Yalukut Weelam: the St Kilda Journey

The St Kilda journey on the 64 Ways of Being app allows players to engage in a process of urban play, rediscovering places through Indigenous-led cross-cultural storytelling and augmented reality.

If this is the first time you have used the 64 Ways of Being app, visit this page for information about how to find the starting point of the St Kilda journey and advice for getting the most out of the experience.

Players are guided to different locations in Birrang-ga (river country) by listening to N’arweet Dr Carolyn Briggs AM tell stories about language and places. The St Kilda journey also features music by Allara Briggs-Patterson and visual art by Jarra Karalinar Steel.  For a full list of credits, visit this page.

The St Kilda journey begins at the Ngargee (ceremony) tree, which is a 20-metre-tall red gum and believed to be up to 800 years old, making it the oldest known living resident in the City of Port Phillip. It’s the last survivor of a wattle forest interspersed with matured gums, that extended into Prahran.

At an MPavillion event in 2023, N’arweet told us that Ngargee was a place for celebrating guests coming onto Country. It was where the Yalukut Weelam clan of the Boonwurrung performed songs and dance, ensured reconciliation after conflicts, and told stories. In recent times, the Ngargee tree has been the subject of a native title claim.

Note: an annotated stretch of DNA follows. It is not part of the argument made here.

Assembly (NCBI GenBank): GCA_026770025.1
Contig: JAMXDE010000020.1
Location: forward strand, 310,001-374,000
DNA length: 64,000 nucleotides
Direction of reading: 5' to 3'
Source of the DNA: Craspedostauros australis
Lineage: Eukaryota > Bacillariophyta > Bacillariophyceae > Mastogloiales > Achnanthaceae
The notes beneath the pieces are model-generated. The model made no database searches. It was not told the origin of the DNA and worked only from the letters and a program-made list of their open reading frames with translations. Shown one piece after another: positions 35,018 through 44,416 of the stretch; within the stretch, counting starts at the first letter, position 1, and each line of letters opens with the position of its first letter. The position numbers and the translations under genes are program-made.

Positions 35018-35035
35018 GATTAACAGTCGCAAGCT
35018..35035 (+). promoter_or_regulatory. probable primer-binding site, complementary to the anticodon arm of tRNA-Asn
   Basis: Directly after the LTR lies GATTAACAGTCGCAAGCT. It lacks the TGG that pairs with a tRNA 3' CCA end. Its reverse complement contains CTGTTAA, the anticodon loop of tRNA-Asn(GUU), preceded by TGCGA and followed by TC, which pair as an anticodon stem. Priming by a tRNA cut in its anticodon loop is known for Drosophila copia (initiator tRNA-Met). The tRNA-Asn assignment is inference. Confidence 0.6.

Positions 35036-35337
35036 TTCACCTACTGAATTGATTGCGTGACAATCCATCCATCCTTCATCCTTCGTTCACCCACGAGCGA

From the Ngargee tree to Albert Park, N’arweet Dr Carolyn Briggs AM ignites our imagination with descriptions of the wetlands and wildlife that thrived in this area. Once a temperate ‘Kakadu’ surrounded by the sea, rivers, creeks, lakes and lagoons, Albert Park is one of Victoria’s most visited parklands today.

Further into the St Kilda journey, we take a bush walk along Canterbury Road to St Kilda Beach and learn that for the Boonwurrung, the seasons were not mapped by a calendar but by changes in the natural environment, and the foods that were available. For example, when the coastal tea trees flowered in early November, it signalled a return of snapper into the Narrm. And from February through the November when there was plenty of sun, the ‘murnong’ (yam daisy) dried up, leaving its tuber to be collected by digging into the shallow ground.

These are just some of the examples that N’arweet Dr Carolyn Briggs AM shares with us throughout the St Kilda journey. Rich layers of cultural history are revealed through storytelling, and we learn that this rich landscape contained many foods, tools, and medicine plants that sustained the Boonwurrung for many thousands of years.

Slow down and immerse yourself in the complete St Kilda journey to discover everything it has to offer.

Once you have wandered the St Kilda journey, you could try one of the other journeys on 64 Ways of Being to continue your urban play adventure.